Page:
Did you know that diabetes makes you more vulnerable to gum disease? What's more, gum disease can make it more difficult for people with diabetes to control their blood sugar. The result is a vicious cycle, with each disease making the other worse.
Gum disease is an infection of the gum, bones and tissues that attach your teeth to your jaw bone. The disease is caused by plaque, which sticks to your teeth. If the plaque isn't removed daily by good brushing and flossing, it hardens into tartar, which collects more plaque. The bacteria in the plaque can then infect the gums. Tobacco makes these symptoms worse.
People with diabetes are two to four times more likely to develop gum disease, probably because they contract infections more easily. Their gum disease is also more severe, producing 50% more bone and tooth loss.1 People with poorly controlled diabetes are especially at risk.
Research shows that gum disease also makes it more difficult for people with diabetes to control their blood sugar.2 Gum disease increases inflammation, which can raise blood sugar levels. Also, the bacteria that cause the gum infection can aggravate the disease elsewhere in the body.
Common signs of gum disease include red and swollen gums that bleed when you brush or floss, gums that have pulled away from the teeth, bad breath, permanent teeth that become loose and changes in the way your teeth fit together.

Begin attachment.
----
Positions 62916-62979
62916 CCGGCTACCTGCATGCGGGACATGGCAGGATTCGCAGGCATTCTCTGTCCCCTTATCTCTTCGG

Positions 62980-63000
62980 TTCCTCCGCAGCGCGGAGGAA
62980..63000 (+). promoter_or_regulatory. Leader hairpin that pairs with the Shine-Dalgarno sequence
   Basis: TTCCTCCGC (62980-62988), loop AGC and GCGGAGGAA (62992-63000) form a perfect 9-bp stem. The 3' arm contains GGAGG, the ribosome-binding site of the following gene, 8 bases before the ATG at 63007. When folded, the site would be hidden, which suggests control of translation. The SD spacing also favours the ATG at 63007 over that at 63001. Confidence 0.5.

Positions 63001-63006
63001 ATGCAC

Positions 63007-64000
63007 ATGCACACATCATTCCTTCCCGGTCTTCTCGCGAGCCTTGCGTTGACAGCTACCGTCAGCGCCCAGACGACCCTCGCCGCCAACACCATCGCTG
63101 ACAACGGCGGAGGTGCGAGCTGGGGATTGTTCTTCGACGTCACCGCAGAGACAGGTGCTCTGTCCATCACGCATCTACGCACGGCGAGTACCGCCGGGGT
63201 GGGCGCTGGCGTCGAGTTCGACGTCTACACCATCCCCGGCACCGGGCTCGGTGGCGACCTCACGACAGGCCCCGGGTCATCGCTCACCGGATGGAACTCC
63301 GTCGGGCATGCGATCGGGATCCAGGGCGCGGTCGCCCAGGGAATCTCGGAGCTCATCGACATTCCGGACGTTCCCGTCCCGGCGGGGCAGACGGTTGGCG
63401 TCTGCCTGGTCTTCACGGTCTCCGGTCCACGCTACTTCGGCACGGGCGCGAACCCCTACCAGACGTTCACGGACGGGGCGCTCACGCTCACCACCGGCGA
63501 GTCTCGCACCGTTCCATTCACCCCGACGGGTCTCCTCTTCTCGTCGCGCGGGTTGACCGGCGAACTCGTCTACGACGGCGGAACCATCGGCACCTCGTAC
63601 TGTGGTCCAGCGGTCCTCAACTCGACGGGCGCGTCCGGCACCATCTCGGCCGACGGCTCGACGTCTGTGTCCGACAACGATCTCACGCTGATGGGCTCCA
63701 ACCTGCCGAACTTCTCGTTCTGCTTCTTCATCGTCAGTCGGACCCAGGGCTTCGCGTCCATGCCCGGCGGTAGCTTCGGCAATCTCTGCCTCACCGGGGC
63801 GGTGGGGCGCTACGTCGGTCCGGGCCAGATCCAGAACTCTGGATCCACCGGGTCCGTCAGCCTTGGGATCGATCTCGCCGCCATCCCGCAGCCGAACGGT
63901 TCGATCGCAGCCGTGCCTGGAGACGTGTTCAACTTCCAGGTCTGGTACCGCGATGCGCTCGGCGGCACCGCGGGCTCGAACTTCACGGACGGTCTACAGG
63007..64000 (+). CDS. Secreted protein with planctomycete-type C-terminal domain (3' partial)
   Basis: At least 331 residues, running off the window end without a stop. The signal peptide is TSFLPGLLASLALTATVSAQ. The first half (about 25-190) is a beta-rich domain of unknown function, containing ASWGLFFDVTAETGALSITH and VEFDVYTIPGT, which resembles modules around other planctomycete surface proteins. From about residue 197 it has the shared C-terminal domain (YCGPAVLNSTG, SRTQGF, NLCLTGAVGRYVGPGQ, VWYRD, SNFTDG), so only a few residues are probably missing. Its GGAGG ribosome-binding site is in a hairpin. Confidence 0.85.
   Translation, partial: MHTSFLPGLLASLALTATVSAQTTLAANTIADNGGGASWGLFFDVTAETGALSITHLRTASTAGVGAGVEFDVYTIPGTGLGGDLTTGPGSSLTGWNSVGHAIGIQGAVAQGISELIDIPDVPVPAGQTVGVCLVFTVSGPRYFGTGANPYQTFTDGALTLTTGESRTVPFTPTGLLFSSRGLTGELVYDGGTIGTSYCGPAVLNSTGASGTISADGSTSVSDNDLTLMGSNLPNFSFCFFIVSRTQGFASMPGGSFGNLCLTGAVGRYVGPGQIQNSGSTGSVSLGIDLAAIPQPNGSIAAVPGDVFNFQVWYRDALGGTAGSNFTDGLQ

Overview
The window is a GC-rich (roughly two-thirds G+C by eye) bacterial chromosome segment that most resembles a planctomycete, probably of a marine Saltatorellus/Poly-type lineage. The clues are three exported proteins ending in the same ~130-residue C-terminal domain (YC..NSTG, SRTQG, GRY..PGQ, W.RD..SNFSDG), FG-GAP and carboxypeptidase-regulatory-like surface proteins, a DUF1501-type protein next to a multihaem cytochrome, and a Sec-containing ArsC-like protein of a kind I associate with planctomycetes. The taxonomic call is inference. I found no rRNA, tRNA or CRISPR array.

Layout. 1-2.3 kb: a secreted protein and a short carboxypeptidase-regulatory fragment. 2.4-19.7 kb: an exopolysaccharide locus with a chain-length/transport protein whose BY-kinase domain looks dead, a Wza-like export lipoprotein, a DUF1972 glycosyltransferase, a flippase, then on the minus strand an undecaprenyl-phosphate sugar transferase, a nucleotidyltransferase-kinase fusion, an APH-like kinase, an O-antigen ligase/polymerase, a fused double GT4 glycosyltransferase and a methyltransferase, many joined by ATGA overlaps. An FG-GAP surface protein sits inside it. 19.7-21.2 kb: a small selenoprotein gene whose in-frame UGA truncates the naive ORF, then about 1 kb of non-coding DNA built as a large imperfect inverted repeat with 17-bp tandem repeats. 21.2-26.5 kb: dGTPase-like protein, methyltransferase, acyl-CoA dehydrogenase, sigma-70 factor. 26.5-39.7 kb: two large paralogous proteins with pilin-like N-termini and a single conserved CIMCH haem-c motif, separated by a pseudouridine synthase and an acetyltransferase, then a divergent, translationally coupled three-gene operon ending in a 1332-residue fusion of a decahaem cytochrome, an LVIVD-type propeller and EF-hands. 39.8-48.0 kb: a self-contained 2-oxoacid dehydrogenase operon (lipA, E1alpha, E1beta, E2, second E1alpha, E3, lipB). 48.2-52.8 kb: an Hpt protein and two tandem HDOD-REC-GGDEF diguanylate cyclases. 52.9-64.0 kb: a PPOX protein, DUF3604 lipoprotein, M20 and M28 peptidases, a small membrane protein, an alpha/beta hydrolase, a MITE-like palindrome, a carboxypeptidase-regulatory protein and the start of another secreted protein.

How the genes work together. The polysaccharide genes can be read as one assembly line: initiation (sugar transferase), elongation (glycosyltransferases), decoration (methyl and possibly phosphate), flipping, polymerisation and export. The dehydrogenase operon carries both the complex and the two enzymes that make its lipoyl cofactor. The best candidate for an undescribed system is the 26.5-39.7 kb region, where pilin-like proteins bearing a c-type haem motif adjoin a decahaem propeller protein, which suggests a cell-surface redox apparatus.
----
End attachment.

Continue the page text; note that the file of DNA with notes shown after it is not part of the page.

In the early stages, your dentist can remove the collected plaque and tartar and smooth the root surfaces. If the gum disease is more advanced, additional treatments may be necessary. Patients with poorly controlled diabetes may need treatments tailored to their condition, since they often heal more slowly.
Keeping your gums healthy will make it easier to control your diabetes. And controlling your diabetes will make it easier to avoid or manage gum disease. It's a win-win solution.
The information provided is for educational purposes only.
1. National Institute of Dental and Craniofacial Research, Periodontal (Gum) Disease: Causes, Symptoms, and Treatments, NIH Publication No. 11-1142, July 2011, no copyright
2. American Academy of Periodontology, Gum Disease and Diabetes, last modified: February 23, 2011